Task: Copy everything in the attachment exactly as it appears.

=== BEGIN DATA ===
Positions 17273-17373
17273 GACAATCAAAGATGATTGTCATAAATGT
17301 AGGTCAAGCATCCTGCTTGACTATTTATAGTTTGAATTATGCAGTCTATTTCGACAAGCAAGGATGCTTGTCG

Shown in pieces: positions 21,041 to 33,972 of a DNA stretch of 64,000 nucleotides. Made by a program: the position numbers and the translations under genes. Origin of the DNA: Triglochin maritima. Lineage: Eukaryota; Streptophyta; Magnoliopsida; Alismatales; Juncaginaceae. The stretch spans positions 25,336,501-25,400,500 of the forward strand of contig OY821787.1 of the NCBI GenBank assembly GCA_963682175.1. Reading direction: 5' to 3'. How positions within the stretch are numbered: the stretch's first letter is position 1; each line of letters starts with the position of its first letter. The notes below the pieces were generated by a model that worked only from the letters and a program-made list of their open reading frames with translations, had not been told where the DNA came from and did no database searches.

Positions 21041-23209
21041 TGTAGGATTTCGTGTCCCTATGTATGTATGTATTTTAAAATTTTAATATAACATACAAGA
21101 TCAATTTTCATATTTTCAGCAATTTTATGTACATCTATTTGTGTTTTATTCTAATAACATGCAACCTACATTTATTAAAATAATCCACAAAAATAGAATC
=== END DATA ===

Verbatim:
Positions 17273-17373
17273 GACAATCAAAGATGATTGTCATAAATGT
17301 AGGTCAAGCATCCTGCTTGACTATTTATAGTTTGAATTATGCAGTCTATTTCGACAAGCAAGGATGCTTGTCG

Shown in pieces: positions 21,041 to 33,972 of a DNA stretch of 64,000 nucleotides. Made by a program: the position numbers and the translations under genes. Origin of the DNA: Triglochin maritima. Lineage: Eukaryota; Streptophyta; Magnoliopsida; Alismatales; Juncaginaceae. The stretch spans positions 25,336,501-25,400,500 of the forward strand of contig OY821787.1 of the NCBI GenBank assembly GCA_963682175.1. Reading direction: 5' to 3'. How positions within the stretch are numbered: the stretch's first letter is position 1; each line of letters starts with the position of its first letter. The notes below the pieces were generated by a model that worked only from the letters and a program-made list of their open reading frames with translations, had not been told where the DNA came from and did no database searches.

Positions 21041-23209
21041 TGTAGGATTTCGTGTCCCTATGTATGTATGTATTTTAAAATTTTAATATAACATACAAGA
21101 TCAATTTTCATATTTTCAGCAATTTTATGTACATCTATTTGTGTTTTATTCTAATAACATGCAACCTACATTTATTAAAATAATCCACAAAAATAGAATC